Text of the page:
What Is Happening to the Uighurs in Xinjiang, China?

According to the South China Morning Post, Xinjiang is a northwest region in mainland China that is “tightly controlled.” An ethnic minority known as Uighurs reside in the region, so much so that roughly 46% of the population is of the Uighur minority. According to a video posted by Vox, Uighurs “had their own independent nation, two separate times in the last century.” However, once China adopted communism---now having a government titled Socialism with Chinese characteristics due to reformation---the Xinjiang region was reclaimed under the country’s control.

Sigal Samuel from Vox, though, shares that China fears separatism. Edward Wong from The New York Times shares that Xinjiang is “a natural hub for oil, gas, and coal.” China has invested a lot of money into the region due to the rich abundance of resources. If Xinjiang were to separate from the country, China would lose its natural hub; therefore, a lot of money being lost as well.

Lindsay Maizland from The Council on Foreign Relations published that the “Chinese government has reportedly detained more than a million Muslims in reeducation camps.” For months, the Uighurs have been detained by the Chinese government, sent away to internment camps where gruesome stories have been shared. Isobel Yeung, a journalist from Vice News, snuck into the regions with cameras posing as a travel blogger as opposed to a journalist. From the footage captured, it is evident that the region appears almost vacant. The reason behind the dystopian-like area has been theorized to be because of the internment camps and detainment of Uighurs.

Courtesy: Vice News

On an overnight train, Isobel was stopped by a Uighur individual who shared information that could have instigated consequences from the police. For safety, his voice has been disguised.

Isobel: How’s Uighur’s life nowadays?

Person: Not good at all.

Isobel: Why?

Person: Do you know that a lot of people are being sentenced? In Xinjiang, a lot of Uighurs are really worried. Something bad has happened. I can’t talk about it. I can’t talk about it.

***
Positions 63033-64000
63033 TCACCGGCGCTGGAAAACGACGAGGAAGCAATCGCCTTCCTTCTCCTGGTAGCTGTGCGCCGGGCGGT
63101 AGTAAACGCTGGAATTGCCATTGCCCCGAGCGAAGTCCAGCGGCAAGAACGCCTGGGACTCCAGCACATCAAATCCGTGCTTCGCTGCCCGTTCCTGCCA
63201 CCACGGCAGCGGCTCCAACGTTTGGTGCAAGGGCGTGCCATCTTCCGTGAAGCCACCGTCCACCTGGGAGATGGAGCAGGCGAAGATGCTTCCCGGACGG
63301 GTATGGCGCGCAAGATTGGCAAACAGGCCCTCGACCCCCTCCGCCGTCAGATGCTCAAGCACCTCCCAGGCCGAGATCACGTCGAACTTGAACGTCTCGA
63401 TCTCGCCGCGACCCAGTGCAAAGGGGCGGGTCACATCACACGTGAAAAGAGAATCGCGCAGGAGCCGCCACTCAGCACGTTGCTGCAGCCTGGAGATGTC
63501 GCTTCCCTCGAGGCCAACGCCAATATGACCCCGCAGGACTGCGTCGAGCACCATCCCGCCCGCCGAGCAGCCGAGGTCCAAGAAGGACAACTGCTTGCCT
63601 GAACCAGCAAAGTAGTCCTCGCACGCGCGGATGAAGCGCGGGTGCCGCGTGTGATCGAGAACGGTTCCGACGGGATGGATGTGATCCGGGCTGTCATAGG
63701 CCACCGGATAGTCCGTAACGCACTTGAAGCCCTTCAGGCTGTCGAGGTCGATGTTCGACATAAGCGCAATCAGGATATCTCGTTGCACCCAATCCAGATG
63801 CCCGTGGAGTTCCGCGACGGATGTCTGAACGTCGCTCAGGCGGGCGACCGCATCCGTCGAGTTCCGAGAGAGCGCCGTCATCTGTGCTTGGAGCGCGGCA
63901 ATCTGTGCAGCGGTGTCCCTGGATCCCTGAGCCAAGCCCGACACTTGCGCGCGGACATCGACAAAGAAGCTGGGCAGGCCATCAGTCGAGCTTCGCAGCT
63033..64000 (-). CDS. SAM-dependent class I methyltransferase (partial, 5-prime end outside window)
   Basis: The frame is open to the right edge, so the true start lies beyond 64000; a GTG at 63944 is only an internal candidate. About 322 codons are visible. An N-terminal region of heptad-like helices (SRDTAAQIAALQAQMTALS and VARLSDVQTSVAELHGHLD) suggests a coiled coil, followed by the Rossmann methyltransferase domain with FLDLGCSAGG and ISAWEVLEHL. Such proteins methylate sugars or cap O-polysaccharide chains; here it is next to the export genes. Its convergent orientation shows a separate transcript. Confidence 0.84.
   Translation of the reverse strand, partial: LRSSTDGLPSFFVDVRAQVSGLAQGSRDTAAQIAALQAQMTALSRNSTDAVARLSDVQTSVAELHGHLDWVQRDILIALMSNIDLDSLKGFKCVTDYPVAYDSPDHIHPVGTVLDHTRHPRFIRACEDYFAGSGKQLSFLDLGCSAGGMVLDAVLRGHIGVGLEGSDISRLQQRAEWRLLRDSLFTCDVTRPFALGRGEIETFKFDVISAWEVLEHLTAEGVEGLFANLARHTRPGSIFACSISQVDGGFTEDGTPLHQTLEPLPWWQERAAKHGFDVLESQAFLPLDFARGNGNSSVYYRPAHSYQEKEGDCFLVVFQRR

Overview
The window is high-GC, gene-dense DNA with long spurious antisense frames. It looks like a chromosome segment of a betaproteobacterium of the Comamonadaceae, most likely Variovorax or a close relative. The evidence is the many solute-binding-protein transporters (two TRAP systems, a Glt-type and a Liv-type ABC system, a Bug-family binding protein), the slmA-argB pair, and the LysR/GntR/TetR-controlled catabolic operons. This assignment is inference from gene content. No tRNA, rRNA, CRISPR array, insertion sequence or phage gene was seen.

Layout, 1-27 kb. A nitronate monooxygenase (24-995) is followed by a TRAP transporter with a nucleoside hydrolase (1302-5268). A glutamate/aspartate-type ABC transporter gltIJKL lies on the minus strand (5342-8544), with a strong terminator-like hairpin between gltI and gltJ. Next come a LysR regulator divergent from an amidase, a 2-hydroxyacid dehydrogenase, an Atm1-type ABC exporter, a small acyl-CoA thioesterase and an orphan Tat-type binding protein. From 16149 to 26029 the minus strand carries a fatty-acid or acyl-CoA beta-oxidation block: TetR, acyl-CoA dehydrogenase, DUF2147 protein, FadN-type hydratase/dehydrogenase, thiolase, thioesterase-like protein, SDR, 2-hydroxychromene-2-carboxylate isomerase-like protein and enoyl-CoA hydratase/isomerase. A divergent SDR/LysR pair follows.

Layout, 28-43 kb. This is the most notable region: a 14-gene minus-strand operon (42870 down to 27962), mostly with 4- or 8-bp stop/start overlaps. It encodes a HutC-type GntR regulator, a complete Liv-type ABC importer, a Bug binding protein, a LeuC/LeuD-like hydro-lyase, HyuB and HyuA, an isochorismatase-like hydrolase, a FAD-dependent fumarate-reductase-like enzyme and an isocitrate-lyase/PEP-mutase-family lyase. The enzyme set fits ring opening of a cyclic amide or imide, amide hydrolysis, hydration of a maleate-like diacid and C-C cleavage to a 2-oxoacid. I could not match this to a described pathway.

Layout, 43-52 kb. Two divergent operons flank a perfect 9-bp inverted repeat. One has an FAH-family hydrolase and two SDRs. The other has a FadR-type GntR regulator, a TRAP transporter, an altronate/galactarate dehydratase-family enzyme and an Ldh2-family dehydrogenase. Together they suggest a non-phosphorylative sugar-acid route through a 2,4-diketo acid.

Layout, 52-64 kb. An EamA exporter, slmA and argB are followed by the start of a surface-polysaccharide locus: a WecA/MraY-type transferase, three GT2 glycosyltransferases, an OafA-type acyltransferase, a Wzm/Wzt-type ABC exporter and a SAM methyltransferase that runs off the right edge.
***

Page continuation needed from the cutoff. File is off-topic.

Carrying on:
Isobel: Why? Is it dangerous to talk about it?

Person: Yes, it’s dangerous.

Isobel: Are they---how do I say it---being “re-educated”?

Person: It’s for “anti-terrorism.” They call them “vocational centers.” Those places are prisons.

Isobel: Does anyone go there voluntarily?

Person: No, no, no, no. The police forced them.

Furthermore, Isobel was able to interview former detainees in which they share the truth as to what is occurring within those camps.

The tension between Uighurs and Han people, however, is not new to media. In 2009, Wong published an article detailing one of China’s largest ethnic clashes following the Tibetan uprising in 2008. The riots in Urumqi consisted of 1000 rioters and an estimate of 197 deaths.

Recently, more and more people have been talking about the situation because of a leaked video shared on Twitter. NowThis shared a video that begins with “China is putting Muslims into internment camps and no one’s doing anything about it.” Aydin Anwar comments on how the Uighurs are “forced to denounce Islam, adopt atheism, and pledge allegiance to the Chinese state.” She even shares that people are being sterilized, “a method used in genocide.” Other methods, such as Uighur women forced into marriage with Han men, have been initiated in order to stop the next generation of Uighurs.

Matt Rivers, Max Foster and James Griffiths from CNN shared footage released anonymously revealing the reality of what is happening within these camps. The footage showed prisoners being transferred with blindfolds as well as hands cuffed behind their backs. Xinjiang government attempted to explain that the activity was normal. Two former detainees, though, go against the motion claiming to have been in a similar position when the two underwent detainment due to their identities.

Anwar asks for people to bring awareness of the situation in Xinjiang because most people do not know what is happening. The NowThis video alone has been viewed 21.1 million times; thus, awareness is spreading thanks to social media. More can be done, though.

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